Creating a custom error page

Important Note: Do not edit the .htaccess file if you are using MS Frontpage! Frontpage uses the .htaccess file, and editing it may cause errors in your configuration.

The .htaccess file can be placed in one or more of your /home/$user/$domain-www subdirectories. Among other things, this file can be used to restrict access to other files and web pages.

When a request for a web page is made, the web server first checks for an .htaccess file. The server begins this check by looking for .htaccess in the root of the current web directory, and on down the directory tree until it reaches the directory where the requested file resides. Since the placement of the .htaccess file determines when it is executed, this fact can be used to restrict access only in certain subdirectories.


Restrict access to directories using passwords.

Redirect hits onto another webpage.

Control and set the messages generated for various error conditions.

Edit Mime-types.

Activate and deactivate various server features.

To create an .htaccess file, make a text file as described below, name it .htaccess and upload it.

Except for the first feature, described below, the following features will only work for a .htaccess file placed in /home/$user/$domain-www. Add all features you want to the same file.
Restricting Access: Password Protection

The directory you want protected must have a .htaccess file in it that looks like the following (do not put the comments in the actual .htaccess file [comments begin with #]):

AuthUserFile /home/$user/.passwd
AuthGroupFile /home/$user/.group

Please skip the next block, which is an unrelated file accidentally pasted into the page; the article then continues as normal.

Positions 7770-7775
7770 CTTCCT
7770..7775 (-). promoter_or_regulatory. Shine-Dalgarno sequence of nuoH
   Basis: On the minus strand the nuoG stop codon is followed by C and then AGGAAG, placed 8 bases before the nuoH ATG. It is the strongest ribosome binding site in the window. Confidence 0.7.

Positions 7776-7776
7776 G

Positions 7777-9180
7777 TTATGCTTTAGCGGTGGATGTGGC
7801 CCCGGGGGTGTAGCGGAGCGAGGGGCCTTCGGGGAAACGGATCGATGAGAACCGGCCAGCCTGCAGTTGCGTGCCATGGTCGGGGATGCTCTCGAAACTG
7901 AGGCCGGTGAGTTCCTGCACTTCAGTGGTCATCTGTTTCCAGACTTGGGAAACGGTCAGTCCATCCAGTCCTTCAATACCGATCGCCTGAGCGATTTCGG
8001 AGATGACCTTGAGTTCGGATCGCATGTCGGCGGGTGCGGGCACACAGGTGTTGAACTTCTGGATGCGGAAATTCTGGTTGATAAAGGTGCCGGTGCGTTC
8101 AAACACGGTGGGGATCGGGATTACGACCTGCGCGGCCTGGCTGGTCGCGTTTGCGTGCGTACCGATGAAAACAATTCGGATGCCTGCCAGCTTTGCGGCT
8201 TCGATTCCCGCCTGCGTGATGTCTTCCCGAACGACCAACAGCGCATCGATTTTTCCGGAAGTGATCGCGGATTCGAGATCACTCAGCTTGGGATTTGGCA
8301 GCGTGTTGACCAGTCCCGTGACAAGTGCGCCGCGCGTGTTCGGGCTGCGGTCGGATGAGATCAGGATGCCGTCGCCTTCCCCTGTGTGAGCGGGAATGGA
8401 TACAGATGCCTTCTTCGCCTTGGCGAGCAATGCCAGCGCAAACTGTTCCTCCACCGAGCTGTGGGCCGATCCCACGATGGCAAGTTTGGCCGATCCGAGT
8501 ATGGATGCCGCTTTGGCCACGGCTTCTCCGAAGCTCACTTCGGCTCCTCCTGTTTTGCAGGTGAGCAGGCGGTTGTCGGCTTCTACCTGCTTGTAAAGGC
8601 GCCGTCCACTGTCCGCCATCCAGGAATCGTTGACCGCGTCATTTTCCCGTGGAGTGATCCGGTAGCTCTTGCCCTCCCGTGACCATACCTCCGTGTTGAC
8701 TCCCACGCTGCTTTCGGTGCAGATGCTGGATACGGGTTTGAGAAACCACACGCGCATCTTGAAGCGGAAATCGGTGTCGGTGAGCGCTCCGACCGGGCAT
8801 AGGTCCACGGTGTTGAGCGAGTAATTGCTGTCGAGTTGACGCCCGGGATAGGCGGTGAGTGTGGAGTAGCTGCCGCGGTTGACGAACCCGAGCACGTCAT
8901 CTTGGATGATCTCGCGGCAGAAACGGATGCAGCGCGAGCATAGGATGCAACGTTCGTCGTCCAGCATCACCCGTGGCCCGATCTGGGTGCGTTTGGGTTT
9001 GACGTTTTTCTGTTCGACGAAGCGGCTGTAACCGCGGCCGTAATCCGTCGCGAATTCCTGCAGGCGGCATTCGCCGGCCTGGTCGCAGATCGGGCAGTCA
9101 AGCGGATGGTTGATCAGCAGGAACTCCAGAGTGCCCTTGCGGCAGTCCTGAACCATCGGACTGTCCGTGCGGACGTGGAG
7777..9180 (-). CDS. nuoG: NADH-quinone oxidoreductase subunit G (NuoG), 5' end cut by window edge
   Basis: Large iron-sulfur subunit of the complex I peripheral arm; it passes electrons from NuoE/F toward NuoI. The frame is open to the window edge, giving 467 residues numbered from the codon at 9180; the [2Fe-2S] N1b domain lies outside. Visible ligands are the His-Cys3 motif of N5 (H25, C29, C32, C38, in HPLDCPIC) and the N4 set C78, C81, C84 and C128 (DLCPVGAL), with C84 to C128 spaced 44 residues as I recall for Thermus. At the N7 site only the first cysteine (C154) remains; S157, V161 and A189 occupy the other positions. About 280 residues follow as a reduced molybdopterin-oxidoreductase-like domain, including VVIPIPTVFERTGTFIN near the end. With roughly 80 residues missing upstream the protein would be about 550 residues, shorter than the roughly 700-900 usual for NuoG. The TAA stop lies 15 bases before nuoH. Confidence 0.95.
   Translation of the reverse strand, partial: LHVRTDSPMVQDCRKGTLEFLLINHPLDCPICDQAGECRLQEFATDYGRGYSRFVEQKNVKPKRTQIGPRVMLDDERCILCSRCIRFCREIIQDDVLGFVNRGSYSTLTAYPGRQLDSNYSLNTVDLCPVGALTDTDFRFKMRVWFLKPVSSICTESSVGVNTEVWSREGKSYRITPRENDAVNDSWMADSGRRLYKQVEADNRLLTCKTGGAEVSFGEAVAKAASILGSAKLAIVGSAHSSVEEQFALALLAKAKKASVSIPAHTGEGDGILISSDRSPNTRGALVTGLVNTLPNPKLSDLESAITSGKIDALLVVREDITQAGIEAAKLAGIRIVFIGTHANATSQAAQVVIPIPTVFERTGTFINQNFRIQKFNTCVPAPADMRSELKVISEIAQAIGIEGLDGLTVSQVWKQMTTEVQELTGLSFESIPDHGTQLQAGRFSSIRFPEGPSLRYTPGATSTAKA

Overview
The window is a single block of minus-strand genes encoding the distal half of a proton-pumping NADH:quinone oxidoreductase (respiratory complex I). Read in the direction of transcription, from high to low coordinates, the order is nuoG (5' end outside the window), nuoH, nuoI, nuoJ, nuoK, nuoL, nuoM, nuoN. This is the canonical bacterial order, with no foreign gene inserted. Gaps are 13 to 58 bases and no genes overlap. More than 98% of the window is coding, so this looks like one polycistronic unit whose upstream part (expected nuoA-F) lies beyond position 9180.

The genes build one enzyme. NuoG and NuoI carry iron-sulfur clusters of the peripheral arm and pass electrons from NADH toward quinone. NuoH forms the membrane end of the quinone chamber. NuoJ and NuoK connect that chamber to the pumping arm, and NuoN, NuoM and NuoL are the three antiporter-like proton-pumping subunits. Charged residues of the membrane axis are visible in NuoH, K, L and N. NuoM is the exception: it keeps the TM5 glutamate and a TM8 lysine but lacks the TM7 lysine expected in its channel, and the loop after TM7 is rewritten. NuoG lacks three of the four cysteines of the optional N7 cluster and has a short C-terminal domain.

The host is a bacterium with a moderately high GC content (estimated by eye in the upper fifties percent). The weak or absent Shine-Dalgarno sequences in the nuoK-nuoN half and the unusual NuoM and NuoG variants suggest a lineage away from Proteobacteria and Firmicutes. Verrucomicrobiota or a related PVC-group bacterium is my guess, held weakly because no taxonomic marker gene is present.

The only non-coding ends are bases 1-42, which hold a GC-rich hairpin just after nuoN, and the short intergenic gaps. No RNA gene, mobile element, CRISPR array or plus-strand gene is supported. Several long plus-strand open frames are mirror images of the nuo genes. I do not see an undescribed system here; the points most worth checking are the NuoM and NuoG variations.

AuthName "Protected Space"
AuthType Basic

require group $users #users, is the group of users that you give access to
#require user $user #if there is only one user in the group, you can substitute this line; remove the #.

(Other possible groups are administrators, etc)

Groups and users are stored in the .group file, and passwords are stored in .passwd. The .htaccess file looks for these files in the /home/$user directory. Do not attempt to edit these manually! Alabanza has a special script you can use to manage your .group and .passwd files (the "webmister" script). Ask support to install it for you.

Redirecting allows you to send the user to, for example, new.html when they attempt to access old.html. To see this example in practice, simply add the following line to the .htaccess file:

Redirect /$directory/old.html http://$$directory/new.html
Error Documents

There are two main styles of error messages you may encounter. The first is the standard form, which looks something like:

File Not found

The requested URL http://$ was not found on this server.

The second type comes in a variety of forms, and is customized by the webmaster. For example:


We're sorry, but the requested URL does not exist. Please e-mail support@$ if you need further assistance.

Such messages are called error documents, and are web pages designed to give a polite explanation for error conditions. These error conditions generate numbers which are used to refer to the appropriate error condition. Some of the most common messages are as follows:

Error in Client

400 Bad syntax
401 Unauthorized
402 Not Used (Payment Granted)
403 Forbidden
404 Not Found

Error in Server

500 Internal Error
501 Not Implemented
502 Overloaded
503 Gateway Timeout

How to Customize Error Messages for Your Site:
First, create the HTML page you want to use as your error message.
Second, upload it to your web directory [/home/$user/$domain-www].
Third, go into your .htaccess file (or create one) and add lines which specify the substitution.

Here are three examples of specifying error documents which will be called for a given error condition (note you can use relative or absolute addressing):

ErrorDocument 401 http://$
ErrorDocument 403 /forbidden.html
ErrorDocument 404 http://www.$

Mime Types

You can add mime types to your .htaccess file with a line like:

AddType text/html .txt

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